I wrote this as a response to Rant. It was an Undergraduate English/Public Speaking assignment and I could choose any topic.
Absurdity and Paradox Define Regularity
Sixth grade is an awkward time in adolescence. Old enough for public education to teach you sex. ed. but too young to be comfortable with it. I was 11 years old, the age when you know the Easter Bunny, Tooth Fairy, and Santa Clause aren’t real but you still look forward to being rewarded for believing in them. I grew up in a lower-middle class, 1950’s built, all-brick (not just the front) home in Central Pennsylvania suburbia. When I wasn’t learning how to tactically take over the world through Real Time Strategy video games, I methodologically explored and reinvented the street block sized “quarantine” my parent had created for me. “Guns,” Capture the Flag, or Hide-and-Go-Seek-Tag, were the usual pastimes, but on this particular day, when there were just enough fallen leaves to hinder a skateboard’s free roll on the newly paved streets, the game was “keep me out of the tree-fort.” The tree-fort was more of a miniature house than the traditional wood plank nailed a fork of tree limbs. The two neighborhood friends who you know always got their way when they wined enough to their self–centered parents, had maliciously boarded up the 3’ square windows with the waterlogged chairs that furnished the interior. I climbed from tree to tree searching for an entrance and resolved to try kick in the obstructions of the nearest window. I swung my body toward the chairs and landed a firm kick. Realizing then that the swinging thrust I had generated now pulled my hands from the sacred branches that connected me to the tree. I remembered what my dad had often said “Always keep one hand on the tree.” It all happened so quickly. And now, here I am, suspended above a world and a future that would soon take me.
From the Field Notes of Green Taylor Simms: Beginning with Santa Claus as a cognitive exercise a child is encouraged to share the same idea of reality as his peers. Even if that reality is patently invented and ludicrous, belief is encouraged with gifts that support and promote the common cultural lies. The greatest consensus in modern society is our traffic system. The way a flood of strangers can interact, sharing a path, almost all of them traveling without incident. It only takes one dissenting driver to create anarchy... The activity casually referred to as Party Crashing rejects the idea that driving time is something to be suffered in order to achieve a more useful and fulfilling activity (Rant 130-2).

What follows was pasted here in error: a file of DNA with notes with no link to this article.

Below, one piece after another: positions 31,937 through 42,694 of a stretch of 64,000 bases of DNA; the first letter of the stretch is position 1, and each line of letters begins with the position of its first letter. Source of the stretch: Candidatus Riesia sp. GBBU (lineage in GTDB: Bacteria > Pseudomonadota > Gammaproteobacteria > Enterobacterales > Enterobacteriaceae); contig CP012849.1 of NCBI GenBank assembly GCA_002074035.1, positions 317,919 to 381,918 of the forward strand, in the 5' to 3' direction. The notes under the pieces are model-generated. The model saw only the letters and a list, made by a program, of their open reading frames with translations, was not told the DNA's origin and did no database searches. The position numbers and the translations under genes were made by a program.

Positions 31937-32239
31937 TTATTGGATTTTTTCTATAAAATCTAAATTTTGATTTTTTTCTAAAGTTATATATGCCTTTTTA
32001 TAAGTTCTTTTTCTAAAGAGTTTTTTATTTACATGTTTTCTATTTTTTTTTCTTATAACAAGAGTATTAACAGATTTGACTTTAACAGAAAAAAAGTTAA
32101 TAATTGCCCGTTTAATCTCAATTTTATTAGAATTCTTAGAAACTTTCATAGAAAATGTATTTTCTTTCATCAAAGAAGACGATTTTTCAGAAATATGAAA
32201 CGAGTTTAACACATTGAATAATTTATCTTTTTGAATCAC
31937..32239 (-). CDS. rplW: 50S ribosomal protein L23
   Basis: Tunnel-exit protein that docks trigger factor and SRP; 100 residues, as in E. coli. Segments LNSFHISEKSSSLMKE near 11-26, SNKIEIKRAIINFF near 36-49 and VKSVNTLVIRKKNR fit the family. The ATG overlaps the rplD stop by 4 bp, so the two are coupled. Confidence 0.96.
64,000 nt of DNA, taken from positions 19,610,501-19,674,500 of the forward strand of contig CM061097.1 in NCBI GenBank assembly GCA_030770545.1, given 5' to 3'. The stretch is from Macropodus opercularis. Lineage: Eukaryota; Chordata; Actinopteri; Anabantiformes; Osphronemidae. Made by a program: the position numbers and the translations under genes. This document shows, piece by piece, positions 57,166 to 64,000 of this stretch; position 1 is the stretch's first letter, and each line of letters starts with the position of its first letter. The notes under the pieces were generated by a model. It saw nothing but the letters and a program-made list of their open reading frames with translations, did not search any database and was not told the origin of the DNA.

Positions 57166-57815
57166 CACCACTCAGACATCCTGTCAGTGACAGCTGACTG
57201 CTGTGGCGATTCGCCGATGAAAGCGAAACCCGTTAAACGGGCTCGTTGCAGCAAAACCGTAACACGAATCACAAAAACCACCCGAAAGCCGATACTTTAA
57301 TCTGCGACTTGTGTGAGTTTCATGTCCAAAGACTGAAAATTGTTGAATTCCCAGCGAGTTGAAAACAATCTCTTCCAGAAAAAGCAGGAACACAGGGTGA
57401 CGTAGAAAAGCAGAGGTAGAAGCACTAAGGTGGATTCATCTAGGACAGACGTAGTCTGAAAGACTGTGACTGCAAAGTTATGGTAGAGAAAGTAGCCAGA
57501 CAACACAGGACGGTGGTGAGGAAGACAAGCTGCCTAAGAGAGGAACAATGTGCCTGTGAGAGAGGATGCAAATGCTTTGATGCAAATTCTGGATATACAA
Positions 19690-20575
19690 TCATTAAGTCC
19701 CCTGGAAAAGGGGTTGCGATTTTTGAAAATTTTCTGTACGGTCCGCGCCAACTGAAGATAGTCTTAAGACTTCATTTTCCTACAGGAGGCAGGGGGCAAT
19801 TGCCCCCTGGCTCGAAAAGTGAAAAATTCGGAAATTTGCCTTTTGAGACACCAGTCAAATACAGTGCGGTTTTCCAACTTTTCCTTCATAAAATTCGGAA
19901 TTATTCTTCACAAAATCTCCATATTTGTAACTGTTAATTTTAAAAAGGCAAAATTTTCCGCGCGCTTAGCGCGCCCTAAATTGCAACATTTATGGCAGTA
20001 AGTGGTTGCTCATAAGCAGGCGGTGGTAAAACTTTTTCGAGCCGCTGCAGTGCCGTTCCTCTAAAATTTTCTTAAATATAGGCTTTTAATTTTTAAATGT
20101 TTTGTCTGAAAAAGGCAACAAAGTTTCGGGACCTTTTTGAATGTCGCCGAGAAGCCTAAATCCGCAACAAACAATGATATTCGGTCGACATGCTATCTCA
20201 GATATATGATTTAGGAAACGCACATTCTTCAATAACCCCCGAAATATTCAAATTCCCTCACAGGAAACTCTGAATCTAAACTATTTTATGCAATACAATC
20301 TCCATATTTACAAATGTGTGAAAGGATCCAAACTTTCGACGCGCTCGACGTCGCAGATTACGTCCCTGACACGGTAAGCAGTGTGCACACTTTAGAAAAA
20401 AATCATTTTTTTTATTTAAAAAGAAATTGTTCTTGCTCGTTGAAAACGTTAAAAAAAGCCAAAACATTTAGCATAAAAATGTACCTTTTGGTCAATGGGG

Party Crashing is the ‘real life’ version of Hide-and-Go-Seek -Tag which creates a Most Dangerous Game where drivers and their lookouts are the hunters and hunted. Cars chasing cars, hiding and attacking, crashing into one another, searching for a shared experience and ultimately a one way ticket to the past. The realization of the ladder goal is by no means well documented or even known by many of the participants.
From the Field Notes of Green Taylor Simms: Let me, somehow, compress this. The human brain operates at four basic levels of brain frequency. Normally, awake and aroused, you operate in the “beta” level of the brain waves… At a resting state, your mind slips into “alpha” brain-wave level… As you daydream and feel drowsy, your mind slows to “theta” level, and as you pass into deep dreamless sleep, your brainwaves slow to a “delta” level. Of special interest is the theta level of brain activity. It’s at this frequency that mystics report that visions and inspiration are most likely to occur. In those relaxed moments, while bathing, driving or falling asleep, you typically retrieve deep distant memories. You make connections and achieve revelations (Rant 308).
Party Crashing strives to simultaneously induce these theta level brainwaves as well as, at the moment of impact, cause “time to explode.” We all have, at some point in our lives, experienced this explosion of time; what automotive crash-test engineer’s call “the pulse.” Whether in a car accident, falling from heights, or a sports injury, time seems to stand still. More importantly these events bring new purpose to life, as one Party Crasher relates, “Here’s time squeezed down until it explodes into a slow-motion moment that will last for years. Your car you saved to buy, it’s punched down, smaller, but your life’s pumped back up. Bigger. Back to life-size or beyond” (Rant 130). Party Crashing’s final destination may be the realization that time is like a tree we all climb; and like a cat, we think that the only way is up. While in actuality, all you have to do is let go of limbs we so tightly grasp.
That autumn day when I fell twenty three feet to a cold and hard earth, I was suspended in freefall for what felt like hours. After awhile the “Oh shit I’m falling!” sensation became boring. I started contemplating things no sixth grader ever should: Who am I? Why am I here? How do I fit into the big picture? CRASH. I’m laying on the ground. Something has happened. Something bad. But that thought cannot break through to the forefront of my consciousness. For some reason I am completely content and satisfied, smiling. There is no way to prove it but I know what that feeling was. I, for some lost and forgotten instant, knew the answers.
This troubling and unconventional logic has not changed who I am, aside from the fiendish enjoyment of literature which tests the common logic of time; It has however, provided me with a lifelong lesson and tool for enjoying life: “Absurdity and paradox define regularity.“